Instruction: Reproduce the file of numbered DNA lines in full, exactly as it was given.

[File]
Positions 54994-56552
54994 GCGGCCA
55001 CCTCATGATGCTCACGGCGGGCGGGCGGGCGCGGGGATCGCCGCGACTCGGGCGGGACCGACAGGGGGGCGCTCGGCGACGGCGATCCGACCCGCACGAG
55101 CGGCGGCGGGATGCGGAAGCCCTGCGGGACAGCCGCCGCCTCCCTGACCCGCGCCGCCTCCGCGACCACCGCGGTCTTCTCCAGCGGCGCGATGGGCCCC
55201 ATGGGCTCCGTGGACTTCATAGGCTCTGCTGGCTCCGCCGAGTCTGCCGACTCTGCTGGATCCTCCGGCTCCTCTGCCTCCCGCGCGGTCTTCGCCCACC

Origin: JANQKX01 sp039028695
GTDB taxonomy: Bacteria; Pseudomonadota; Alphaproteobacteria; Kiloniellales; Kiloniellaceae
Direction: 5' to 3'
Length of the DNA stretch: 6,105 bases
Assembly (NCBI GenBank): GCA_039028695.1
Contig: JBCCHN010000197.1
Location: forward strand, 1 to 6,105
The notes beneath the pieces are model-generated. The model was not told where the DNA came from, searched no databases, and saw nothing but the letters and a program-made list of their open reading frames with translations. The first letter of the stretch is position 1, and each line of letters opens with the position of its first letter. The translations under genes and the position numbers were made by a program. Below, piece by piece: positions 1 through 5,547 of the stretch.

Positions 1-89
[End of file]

Positions 54994-56552
54994 GCGGCCA
55001 CCTCATGATGCTCACGGCGGGCGGGCGGGCGCGGGGATCGCCGCGACTCGGGCGGGACCGACAGGGGGGCGCTCGGCGACGGCGATCCGACCCGCACGAG
55101 CGGCGGCGGGATGCGGAAGCCCTGCGGGACAGCCGCCGCCTCCCTGACCCGCGCCGCCTCCGCGACCACCGCGGTCTTCTCCAGCGGCGCGATGGGCCCC
55201 ATGGGCTCCGTGGACTTCATAGGCTCTGCTGGCTCCGCCGAGTCTGCCGACTCTGCTGGATCCTCCGGCTCCTCTGCCTCCCGCGCGGTCTTCGCCCACC

Origin: JANQKX01 sp039028695
GTDB taxonomy: Bacteria; Pseudomonadota; Alphaproteobacteria; Kiloniellales; Kiloniellaceae
Direction: 5' to 3'
Length of the DNA stretch: 6,105 bases
Assembly (NCBI GenBank): GCA_039028695.1
Contig: JBCCHN010000197.1
Location: forward strand, 1 to 6,105
The notes beneath the pieces are model-generated. The model was not told where the DNA came from, searched no databases, and saw nothing but the letters and a program-made list of their open reading frames with translations. The first letter of the stretch is position 1, and each line of letters opens with the position of its first letter. The translations under genes and the position numbers were made by a program. Below, piece by piece: positions 1 through 5,547 of the stretch.

Positions 1-89